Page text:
THE RECENT SLOW-DOWN IN RAIL SHIPMENTS OF WESTERN coal has begun to claim victims in the electric utility industry. One of the largest in recent years, the current fuel "shortage" has hit big investor-owned utilities, small municipalities and co-ops. Increased alternative fuel and replacement purchased power cost utilities more than $150 million in 1997.
Union Pacific rail system is the source of most of the slow-down in western coal deliveries. As the company works to integrate recently acquired Southern Pacific railroad into its operations, it has encountered many difficulties. Creating the largest railroad system in the United States is no easy task.
UP coal car loadings have declined steadily since spring 1997. As of early November, UP loadings were down 25 percent from the first two months of 1997. Plants in the Dallas-Fort Worth to Houston corridor experienced the first major delivery decline due to rail congestion. Now, plants all over the U.S. are feeling the pinch. Collectively UP provides transportation services to more than 75,000 MW of coal-fired generation.
Utilities have responded to the slowdown by cutting back on wholesale power sales from coal units and curtailing coal-fired generation during non-peak hours. Affected coal units are operating at 75 percent of their normal levels; natural gas generation is providing the bulk of the replacement generation.
The converging natural gas and wholesale electric markets have responded to the supply constrictions. Natural gas futures prices at the NYMEX Henry Hub delivery point began climbing from the usual summer price levels of $2.00/mcf as utilities increased their use of gas generation in late summer. Current prices of $3.25/mcf are approximately 50 percent greater than the same time in 1996. If coal deliveries remain constricted through the winter and residential gas demand is high, the record natural gas prices of last winter could seem like a bargain.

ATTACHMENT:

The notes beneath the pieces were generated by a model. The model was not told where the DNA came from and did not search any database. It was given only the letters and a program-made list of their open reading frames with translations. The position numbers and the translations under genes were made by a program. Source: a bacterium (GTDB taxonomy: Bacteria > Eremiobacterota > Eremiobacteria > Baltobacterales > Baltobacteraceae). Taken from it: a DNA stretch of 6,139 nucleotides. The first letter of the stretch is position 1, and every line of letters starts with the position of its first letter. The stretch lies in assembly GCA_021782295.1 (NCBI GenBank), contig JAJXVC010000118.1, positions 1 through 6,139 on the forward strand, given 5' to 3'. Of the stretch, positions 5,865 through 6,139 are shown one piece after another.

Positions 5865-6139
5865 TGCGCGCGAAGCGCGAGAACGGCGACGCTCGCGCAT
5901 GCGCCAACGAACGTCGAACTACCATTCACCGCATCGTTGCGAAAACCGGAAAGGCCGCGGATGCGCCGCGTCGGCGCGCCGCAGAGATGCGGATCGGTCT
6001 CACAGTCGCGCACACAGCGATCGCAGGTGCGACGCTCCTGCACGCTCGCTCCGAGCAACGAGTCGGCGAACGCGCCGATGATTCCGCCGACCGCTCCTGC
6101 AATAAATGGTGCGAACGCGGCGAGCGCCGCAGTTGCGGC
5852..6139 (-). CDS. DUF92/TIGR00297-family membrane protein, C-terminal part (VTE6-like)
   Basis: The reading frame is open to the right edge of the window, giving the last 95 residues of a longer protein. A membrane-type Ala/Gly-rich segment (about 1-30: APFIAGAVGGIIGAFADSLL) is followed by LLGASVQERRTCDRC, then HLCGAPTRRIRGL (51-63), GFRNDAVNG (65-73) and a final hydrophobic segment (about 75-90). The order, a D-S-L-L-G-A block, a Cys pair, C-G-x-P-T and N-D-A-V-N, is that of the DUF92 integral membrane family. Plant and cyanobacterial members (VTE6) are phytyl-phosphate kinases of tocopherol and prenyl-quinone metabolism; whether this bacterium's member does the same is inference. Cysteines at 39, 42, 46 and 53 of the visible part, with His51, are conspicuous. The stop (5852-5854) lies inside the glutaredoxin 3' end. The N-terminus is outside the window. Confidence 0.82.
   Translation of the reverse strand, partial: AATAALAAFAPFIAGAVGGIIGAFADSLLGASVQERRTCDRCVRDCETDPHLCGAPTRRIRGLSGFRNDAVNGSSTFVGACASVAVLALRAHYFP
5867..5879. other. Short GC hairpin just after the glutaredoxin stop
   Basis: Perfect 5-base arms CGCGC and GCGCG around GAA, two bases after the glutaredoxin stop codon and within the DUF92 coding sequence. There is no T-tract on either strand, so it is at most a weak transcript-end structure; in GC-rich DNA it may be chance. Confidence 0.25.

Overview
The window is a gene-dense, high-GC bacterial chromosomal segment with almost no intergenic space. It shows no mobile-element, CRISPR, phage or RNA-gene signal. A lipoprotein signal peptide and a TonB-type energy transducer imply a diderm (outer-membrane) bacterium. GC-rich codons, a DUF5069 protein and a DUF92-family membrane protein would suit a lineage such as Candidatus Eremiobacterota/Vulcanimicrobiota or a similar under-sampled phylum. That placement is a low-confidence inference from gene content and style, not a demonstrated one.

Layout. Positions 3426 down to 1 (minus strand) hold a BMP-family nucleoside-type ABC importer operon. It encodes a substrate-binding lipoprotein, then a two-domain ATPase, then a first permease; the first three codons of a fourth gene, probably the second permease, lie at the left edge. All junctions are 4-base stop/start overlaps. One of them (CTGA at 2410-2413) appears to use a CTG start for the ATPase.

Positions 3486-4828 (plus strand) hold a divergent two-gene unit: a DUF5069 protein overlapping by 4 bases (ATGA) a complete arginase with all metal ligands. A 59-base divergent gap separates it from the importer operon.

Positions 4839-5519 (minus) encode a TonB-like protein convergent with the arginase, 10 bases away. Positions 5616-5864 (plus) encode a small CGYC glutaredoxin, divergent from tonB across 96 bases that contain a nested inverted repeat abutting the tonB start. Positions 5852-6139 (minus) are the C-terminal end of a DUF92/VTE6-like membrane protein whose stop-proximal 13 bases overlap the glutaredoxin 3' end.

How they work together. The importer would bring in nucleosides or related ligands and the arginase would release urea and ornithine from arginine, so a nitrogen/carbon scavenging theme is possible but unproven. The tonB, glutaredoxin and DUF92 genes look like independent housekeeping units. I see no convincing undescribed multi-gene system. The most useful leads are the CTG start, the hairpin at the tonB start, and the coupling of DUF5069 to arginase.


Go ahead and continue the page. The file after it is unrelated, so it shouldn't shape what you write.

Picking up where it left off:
Wholesale electricity markets have responded to the move to higher cost generation sources. Peak power prices into the ERCOT and SPP regions have been treading above the $30 per megawatt-hour mark for several months, which is nearly 50 percent greater than comparable 1996 levels.
The converging energy markets have spread to include rail providers. Burlington Northern Santa Fe, the other major western railroad, has responded to those utilities in need that are accessible to BNSF lines with limited additional service at higher rate levels.
This event shows that disruptions in only a relatively small portion of the Btu value chain can have wide ranging impacts across the entire energy industry. Producers and suppliers alike must be aware of related energy market activities and prepare to deal with the increased volatility in those markets that electric utility deregulation will undoubtedly cause. F
Chris Leshock is consultant at Resource Data International Inc.
Articles found on this page are available to Internet subscribers only. For more information about obtaining a username and password, please call our Customer Service Department at 1-800-368-5001.